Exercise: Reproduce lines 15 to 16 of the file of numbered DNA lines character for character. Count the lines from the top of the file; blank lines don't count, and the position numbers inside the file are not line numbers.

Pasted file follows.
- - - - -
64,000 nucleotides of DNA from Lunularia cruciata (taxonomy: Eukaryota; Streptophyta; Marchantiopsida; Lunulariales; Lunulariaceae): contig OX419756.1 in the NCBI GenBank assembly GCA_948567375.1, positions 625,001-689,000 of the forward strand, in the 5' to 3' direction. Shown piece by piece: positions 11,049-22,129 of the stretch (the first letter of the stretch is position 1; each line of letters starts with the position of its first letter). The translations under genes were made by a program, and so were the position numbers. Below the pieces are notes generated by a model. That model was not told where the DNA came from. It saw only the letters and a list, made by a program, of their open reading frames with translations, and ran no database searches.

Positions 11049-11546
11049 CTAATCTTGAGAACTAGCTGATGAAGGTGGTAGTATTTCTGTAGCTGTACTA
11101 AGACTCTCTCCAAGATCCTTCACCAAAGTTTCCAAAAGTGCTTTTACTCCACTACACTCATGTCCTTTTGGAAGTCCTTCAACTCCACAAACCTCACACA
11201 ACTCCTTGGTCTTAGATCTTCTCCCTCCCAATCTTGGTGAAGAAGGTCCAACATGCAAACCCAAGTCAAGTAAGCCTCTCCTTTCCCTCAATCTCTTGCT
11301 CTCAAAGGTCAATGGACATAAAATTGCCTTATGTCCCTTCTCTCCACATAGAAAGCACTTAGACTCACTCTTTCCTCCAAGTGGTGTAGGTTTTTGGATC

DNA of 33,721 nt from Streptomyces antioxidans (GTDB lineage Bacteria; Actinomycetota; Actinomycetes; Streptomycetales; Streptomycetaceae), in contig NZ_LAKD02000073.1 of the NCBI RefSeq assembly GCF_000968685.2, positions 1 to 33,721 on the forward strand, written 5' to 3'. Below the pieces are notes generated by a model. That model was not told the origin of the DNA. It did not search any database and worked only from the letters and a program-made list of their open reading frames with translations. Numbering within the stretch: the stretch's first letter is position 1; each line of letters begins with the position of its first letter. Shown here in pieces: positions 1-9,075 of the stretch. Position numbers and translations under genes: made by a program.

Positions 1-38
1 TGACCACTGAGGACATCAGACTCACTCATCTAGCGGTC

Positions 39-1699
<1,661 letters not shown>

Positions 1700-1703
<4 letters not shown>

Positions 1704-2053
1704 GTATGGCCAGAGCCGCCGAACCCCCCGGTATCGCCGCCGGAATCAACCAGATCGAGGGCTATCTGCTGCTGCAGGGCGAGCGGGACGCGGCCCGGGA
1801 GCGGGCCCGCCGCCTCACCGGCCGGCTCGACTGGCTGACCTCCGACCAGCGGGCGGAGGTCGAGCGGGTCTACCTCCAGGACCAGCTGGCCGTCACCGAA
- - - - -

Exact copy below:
1704 GTATGGCCAGAGCCGCCGAACCCCCCGGTATCGCCGCCGGAATCAACCAGATCGAGGGCTATCTGCTGCTGCAGGGCGAGCGGGACGCGGCCCGGGA
1801 GCGGGCCCGCCGCCTCACCGGCCGGCTCGACTGGCTGACCTCCGACCAGCGGGCGGAGGTCGAGCGGGTCTACCTCCAGGACCAGCTGGCCGTCACCGAA